There's no pleasing this bond market. It's got inflation on the brain. Not even the best monthly showing in the consumer price index in 4 1/2 years made any difference. Tough talk from Federal Reserve Board Chairman Alan Greenspan helped a little, but not for long.
Bond prices have been in a dizzying decline since the Fed's quarter-point hike in interest rates on Feb. 4. The yield on 30-year Treasuries jumped from 6.31% to 6.64% on Feb. 22, minutes before Greenspan's semiannual Congressional testimony on monetary policy and the economy. Somewhat perversely, that rise is even greater than the Fed's nudge to short-term rates. Long rates are now sharply higher than their October, 1993, low of 5.78%.
The bond market has a worry list a mile long. To begin with, it fears that the economy is in a boom and that the Fed is already behind the game in its inflation-control efforts. So, it believes the Fed has begun a series of rate hikes that will take short-term rates some one-to-two points higher in the coming year in an effort to thwart inflationary pressure.
Moreover, bond players see inflationary potential in a weaker U.S. dollar vs. the Japanese yen. Throw in an uptick in commodity prices amid rising capacity utilization rates, and you've got one scared bond market. The problem is, there's not enough substance behind any of these concerns to justify the recent sell-off in bonds.
Against this backdrop, the Fed chief trekked up to Capitol Hill to lay out the central bank's strategy, including the Fed's latest economic projections (table). But even though he was talking to Congress, his message was clearly aimed at the bond market.
Greenspan repeated a lot of old themes, including the need to raise real short-term interest rates and the battle to contain inflation expectations, a component of long rates. His hawkish words on inflation eased the bond market's tensions, as 30-year Treasuries closed at 6.60%. But the next day, the yield jumped back up to 6.65%.
The Fed chief did, however, outline some key indicators of inflation expectations. They include the yield curve, exchange rates, and even gold prices. Greenspan also suggested that price-indexed bonds--currently issued in Britain, for example, but not in the U.S.--could contain information on expectations.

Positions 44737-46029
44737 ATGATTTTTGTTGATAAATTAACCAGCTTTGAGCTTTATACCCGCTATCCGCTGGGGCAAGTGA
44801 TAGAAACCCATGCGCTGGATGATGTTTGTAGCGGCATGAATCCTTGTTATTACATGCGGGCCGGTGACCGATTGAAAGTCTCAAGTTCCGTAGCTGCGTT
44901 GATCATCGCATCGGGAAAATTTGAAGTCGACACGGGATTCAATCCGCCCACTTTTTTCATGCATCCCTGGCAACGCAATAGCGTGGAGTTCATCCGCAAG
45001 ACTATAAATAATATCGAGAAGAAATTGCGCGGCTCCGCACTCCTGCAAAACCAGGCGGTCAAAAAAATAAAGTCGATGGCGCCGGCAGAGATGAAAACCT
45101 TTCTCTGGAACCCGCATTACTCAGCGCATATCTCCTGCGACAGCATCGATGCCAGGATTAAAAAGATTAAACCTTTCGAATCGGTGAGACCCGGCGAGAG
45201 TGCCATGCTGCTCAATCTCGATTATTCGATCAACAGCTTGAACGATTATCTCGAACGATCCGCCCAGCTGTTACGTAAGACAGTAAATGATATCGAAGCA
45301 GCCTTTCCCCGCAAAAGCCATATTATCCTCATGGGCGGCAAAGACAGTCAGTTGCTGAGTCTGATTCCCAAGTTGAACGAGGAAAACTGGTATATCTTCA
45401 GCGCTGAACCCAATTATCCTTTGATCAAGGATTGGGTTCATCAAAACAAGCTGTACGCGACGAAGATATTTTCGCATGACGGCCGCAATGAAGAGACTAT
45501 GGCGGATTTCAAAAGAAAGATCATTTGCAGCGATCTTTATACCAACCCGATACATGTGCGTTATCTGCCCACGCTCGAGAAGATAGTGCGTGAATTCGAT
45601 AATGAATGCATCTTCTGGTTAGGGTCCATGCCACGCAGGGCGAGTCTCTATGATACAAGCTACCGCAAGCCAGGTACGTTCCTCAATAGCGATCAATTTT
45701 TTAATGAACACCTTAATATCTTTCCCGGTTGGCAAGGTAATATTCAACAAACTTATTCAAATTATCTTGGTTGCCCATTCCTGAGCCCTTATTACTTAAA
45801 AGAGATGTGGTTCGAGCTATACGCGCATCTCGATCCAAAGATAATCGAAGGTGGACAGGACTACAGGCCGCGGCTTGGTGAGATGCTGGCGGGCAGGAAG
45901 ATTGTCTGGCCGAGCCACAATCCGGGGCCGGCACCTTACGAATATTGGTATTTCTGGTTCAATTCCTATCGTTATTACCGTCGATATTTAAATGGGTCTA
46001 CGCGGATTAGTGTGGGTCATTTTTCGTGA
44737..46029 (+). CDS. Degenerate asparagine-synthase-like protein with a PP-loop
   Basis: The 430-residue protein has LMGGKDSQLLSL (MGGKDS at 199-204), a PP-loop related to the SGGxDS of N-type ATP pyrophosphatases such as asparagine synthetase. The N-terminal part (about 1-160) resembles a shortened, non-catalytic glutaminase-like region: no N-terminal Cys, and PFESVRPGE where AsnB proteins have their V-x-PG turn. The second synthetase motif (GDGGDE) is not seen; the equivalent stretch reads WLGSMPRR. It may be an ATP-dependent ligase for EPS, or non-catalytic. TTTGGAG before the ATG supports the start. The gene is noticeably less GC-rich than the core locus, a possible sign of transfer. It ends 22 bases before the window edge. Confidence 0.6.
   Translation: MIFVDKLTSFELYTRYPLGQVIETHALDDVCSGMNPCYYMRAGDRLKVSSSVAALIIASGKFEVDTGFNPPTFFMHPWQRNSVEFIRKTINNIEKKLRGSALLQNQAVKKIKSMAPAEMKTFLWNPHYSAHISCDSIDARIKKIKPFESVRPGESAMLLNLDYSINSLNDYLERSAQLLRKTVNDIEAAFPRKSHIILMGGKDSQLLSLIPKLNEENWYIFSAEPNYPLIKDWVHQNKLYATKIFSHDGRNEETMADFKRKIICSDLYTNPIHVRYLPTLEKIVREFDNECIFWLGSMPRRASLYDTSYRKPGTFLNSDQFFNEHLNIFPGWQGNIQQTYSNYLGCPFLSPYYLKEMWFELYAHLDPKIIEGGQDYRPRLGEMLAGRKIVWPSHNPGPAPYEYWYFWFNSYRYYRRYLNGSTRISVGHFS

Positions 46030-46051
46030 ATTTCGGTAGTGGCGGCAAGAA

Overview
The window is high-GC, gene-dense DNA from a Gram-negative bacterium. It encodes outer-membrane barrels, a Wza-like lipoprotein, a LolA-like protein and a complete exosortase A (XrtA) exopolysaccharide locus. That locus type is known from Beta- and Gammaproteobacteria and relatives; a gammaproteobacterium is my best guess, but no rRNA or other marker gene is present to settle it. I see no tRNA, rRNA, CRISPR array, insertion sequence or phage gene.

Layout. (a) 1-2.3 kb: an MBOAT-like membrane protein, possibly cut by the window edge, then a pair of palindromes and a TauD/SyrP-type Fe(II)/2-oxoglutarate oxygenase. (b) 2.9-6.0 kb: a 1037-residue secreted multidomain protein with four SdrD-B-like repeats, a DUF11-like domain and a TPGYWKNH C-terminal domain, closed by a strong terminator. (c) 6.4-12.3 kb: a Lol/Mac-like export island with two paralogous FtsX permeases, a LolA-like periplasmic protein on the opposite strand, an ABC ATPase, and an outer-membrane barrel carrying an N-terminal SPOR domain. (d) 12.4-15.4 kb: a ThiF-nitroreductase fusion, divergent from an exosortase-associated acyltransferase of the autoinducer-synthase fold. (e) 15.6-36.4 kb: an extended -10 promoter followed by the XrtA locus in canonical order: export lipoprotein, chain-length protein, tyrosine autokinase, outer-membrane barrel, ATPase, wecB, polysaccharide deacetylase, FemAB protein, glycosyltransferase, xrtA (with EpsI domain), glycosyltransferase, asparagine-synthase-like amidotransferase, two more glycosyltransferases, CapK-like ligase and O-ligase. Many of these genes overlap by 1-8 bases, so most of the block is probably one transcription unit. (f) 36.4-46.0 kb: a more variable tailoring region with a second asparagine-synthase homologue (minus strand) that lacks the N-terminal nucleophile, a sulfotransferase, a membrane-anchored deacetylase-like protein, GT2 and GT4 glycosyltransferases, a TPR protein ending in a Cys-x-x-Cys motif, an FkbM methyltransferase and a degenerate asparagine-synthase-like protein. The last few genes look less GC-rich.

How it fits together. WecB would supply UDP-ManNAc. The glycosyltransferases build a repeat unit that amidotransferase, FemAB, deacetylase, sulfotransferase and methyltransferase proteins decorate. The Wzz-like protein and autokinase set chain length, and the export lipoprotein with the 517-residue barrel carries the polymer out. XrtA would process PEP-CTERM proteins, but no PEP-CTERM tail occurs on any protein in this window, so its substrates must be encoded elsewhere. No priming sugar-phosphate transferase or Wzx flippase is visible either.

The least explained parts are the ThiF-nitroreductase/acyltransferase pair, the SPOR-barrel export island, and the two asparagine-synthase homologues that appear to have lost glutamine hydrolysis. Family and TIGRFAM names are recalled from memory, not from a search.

On balance, the tone of the chairman's remarks suggested that the next tightening of policy would be sooner rather than later. The Fed's next policy committee meeting on Mar. 22 could provide the setting.
Greenspan also tried to allay the bond market's main concern right now: the strength of the economy. Yet another December indicator, the trade deficit, came in far better than expected. Now, a few economists look for the 5.9% surge in real gross domestic product last quarter to be revised higher still, to around 7%.
However, the economy seems likely to slow to about half that pace in the current quarter, and the drags from fiscal restraint in the U.S. and recessions in Europe and Japan will weigh on growth for the rest of the year. Once the economy shows signs of more moderate growth, long-term rates should start to head back down.
Consumers will be hard-pressed to maintain last year's heady pace of spending, although buying should continue to rise. Consumer confidence slipped a bit in February. The Conference Board's index fell to 80.8, from 82.6 in January, but the Board suggested that the nation's dreary weather may have dampened consumers' spirits. Households still see their present economic situations on an improving trend (chart).
In addition to slower growth, more evidence of tame inflation will take some air out of long rates. Unlike past expansions, excellent productivity gains are holding down unit labor costs, and the global slowdown is taking pressure off of U.S. production capacity.